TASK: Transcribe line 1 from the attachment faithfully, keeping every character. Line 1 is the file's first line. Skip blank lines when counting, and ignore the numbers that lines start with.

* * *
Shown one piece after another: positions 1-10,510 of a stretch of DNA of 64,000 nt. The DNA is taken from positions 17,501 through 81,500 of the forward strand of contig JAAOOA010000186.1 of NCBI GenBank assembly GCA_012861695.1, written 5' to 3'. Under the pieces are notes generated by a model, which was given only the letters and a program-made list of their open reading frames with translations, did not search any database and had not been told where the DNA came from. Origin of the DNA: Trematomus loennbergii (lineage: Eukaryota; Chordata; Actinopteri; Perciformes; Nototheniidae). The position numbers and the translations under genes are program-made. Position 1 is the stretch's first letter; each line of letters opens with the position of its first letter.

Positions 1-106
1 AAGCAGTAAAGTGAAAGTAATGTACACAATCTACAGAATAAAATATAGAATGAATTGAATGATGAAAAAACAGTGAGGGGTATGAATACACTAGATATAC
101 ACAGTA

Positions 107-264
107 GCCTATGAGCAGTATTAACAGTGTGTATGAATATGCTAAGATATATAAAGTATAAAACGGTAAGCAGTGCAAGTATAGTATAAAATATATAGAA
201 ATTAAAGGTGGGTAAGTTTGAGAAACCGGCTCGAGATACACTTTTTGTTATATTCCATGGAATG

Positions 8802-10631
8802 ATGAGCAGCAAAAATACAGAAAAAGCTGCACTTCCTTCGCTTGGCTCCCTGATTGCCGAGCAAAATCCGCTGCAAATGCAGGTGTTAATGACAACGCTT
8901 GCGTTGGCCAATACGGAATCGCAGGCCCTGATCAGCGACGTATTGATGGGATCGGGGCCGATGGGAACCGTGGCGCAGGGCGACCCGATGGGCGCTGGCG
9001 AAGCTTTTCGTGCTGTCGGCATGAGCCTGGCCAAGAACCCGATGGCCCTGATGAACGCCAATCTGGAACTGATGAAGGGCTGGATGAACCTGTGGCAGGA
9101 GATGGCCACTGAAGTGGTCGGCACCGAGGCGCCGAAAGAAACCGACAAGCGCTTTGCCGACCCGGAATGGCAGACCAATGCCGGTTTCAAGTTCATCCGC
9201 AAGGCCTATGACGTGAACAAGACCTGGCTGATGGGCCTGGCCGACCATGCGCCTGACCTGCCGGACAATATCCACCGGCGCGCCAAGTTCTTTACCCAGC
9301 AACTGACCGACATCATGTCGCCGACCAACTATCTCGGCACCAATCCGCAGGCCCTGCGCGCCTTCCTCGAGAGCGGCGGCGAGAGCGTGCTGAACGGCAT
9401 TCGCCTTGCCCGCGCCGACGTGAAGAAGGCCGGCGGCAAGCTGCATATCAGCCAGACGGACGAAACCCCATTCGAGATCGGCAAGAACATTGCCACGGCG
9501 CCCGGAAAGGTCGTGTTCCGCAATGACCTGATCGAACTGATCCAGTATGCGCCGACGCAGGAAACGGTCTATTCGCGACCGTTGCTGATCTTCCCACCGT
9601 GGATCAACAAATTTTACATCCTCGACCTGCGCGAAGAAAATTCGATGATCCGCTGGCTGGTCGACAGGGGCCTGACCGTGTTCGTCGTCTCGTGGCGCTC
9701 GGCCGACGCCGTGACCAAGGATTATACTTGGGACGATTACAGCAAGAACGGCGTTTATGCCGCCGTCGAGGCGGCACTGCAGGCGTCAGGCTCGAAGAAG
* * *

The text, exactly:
Shown one piece after another: positions 1-10,510 of a stretch of DNA of 64,000 nt. The DNA is taken from positions 17,501 through 81,500 of the forward strand of contig JAAOOA010000186.1 of NCBI GenBank assembly GCA_012861695.1, written 5' to 3'. Under the pieces are notes generated by a model, which was given only the letters and a program-made list of their open reading frames with translations, did not search any database and had not been told where the DNA came from. Origin of the DNA: Trematomus loennbergii (lineage: Eukaryota; Chordata; Actinopteri; Perciformes; Nototheniidae). The position numbers and the translations under genes are program-made. Position 1 is the stretch's first letter; each line of letters opens with the position of its first letter.